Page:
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AC 19 (natural armor)

HP 110 (13d10 + 39; bloodied 55)

Speed 50 ft.

Proficiency +3; Maneuver DC 16

Skills Perception +4

Condition Immunities petrified

Senses passive Perception 14



Gore. Melee Weapon Attack: +8 to hit, reach 5 ft., one target. Hit: 18 (2d12 + 5) piercing damage, and the target makes a DC 16 Strength saving throw , falling prone on a failure. If the gorgon moves at least 20 feet straight towards the target before the attack, the attack deals an extra 6 (1d12) piercing damage.

Hooves. Melee Weapon Attack: +8 to hit, reach 5 ft., one target. Hit: 16 (2d10 + 5) bludgeoning damage.

Petrifying Breath (Recharge 56). The gorgon exhales petrifying gas in a 30-foot cone. Each creature in the area makes a DC 14 Constitution saving throw . On a failure, a creature is restrained as it begins to turn to stone. At the beginning of the gorgon’s next turn, the creature repeats the saving throw. On a success, the effect ends. On a failure, the creature is petrified . This petrification can be removed with greater restoration or similar magic.


Trample Underfoot. The gorgon attacks a prone creature with its hooves.


If the gorgon can charge more than 20 feet at an enemy without provoking an opportunity attack, it does so. Otherwise, it uses Petrifying Breath if it can. As a last resort, it attacks with its gore without charging. The gorgon flees only if it can’t reach any enemies.

Legends and Lore

With an Arcana or Nature check, characters can learn the following:

DC 10 Gorgons are bulls with hides made out of iron. Their breath turns living creatures into stone.

DC 15 Though they appear mechanical, gorgons aren’t constructs, but living creatures.

DC 20 Only powerful divine magic can restore a creature turned to stone by a gorgon’s breath.


The iron-hided gorgon is both terrible and awesome to behold. In form, the gorgon is a large, muscular bull with overlapping plates of iron for skin and viscous oils for blood and sweat. It is theorized that ancient sorcerers created the first gorgons to serve as mechanical sentries, but they are clearly no longer mindless automatons, if they ever were.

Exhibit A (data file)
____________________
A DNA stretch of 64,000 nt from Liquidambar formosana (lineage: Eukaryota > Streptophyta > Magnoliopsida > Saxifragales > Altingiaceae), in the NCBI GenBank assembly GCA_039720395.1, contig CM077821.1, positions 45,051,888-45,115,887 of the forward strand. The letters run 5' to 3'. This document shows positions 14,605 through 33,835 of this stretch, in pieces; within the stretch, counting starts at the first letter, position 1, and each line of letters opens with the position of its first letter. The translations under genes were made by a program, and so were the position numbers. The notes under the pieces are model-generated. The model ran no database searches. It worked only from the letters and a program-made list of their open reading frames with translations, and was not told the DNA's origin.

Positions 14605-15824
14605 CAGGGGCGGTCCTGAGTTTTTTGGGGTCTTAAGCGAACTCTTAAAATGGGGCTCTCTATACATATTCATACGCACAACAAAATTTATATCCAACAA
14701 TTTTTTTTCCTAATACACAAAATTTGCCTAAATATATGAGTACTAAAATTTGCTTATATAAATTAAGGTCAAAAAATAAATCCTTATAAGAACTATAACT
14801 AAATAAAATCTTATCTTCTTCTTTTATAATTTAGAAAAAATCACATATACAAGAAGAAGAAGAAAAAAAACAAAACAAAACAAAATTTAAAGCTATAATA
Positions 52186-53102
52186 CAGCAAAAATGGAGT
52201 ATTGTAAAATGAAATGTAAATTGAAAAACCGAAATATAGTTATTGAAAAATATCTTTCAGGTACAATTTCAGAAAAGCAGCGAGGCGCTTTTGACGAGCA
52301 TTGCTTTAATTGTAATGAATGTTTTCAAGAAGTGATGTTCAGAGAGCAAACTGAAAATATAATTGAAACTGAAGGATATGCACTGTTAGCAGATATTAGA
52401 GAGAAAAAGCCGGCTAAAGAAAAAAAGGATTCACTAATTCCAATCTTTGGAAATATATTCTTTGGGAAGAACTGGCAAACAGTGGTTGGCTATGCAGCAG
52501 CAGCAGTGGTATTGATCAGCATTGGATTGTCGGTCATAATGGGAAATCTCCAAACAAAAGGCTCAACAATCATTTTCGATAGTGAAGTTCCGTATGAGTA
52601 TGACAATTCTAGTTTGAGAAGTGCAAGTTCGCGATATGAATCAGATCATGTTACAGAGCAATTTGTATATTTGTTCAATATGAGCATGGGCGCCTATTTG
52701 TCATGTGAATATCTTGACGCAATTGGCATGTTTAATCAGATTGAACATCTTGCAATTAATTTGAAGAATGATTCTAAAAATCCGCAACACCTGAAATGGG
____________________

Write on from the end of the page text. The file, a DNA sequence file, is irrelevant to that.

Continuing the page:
Defensive Mechanisms. With its metal-plated skin and petrifying breath, a gorgon is an adversary best left alone—and unless provoked, a gorgon will likely return the favor. Unfortunately, fear of these creatures, combined with a profitable rare goods market for gorgon hide, often provide sufficient incentive for skilled mercenaries to slay a gorgon on sight.

Mistaken Identity. Victims of a gorgon’s petrifying breath rarely live to tell the tale, leaving others to speculate what sort of monster turned them into stone. Medusas, cockatrices, and basilisks are the most common suspects. Experienced adventurers, however, can identify the true culprit by the heavy hoofprints a gorgon leaves in its wake.


1 Grazing; attacks on sight

2 Penned and rusty from inactivity

3 Eating petrified caravan guards

4 Galloping, leaving behind a trail of poison gas


1 The distant clatter of metal

2 Bovine hoofprints

3 The ground is torn up by hoofprints; trees are splintered and felled

4 Hoofprints; nearby are broken statues of humans or animals


Gorgons are most often found on wide open plains and rolling hills.

CR 5–10 gorgon

CR 11–16 2 gorgons ; gorgon with 1 to 3 basilisks or earth elementals

Monster Type Description

Monstrosities are magical beings usually native to the Material Plane. Some monstrosities combine the features of beasts and humanoids, like centaurs . Others have bizarre or unnatural appearances, like many-tentacled ropers . Monstrosities could only arise in a world suffused with magic.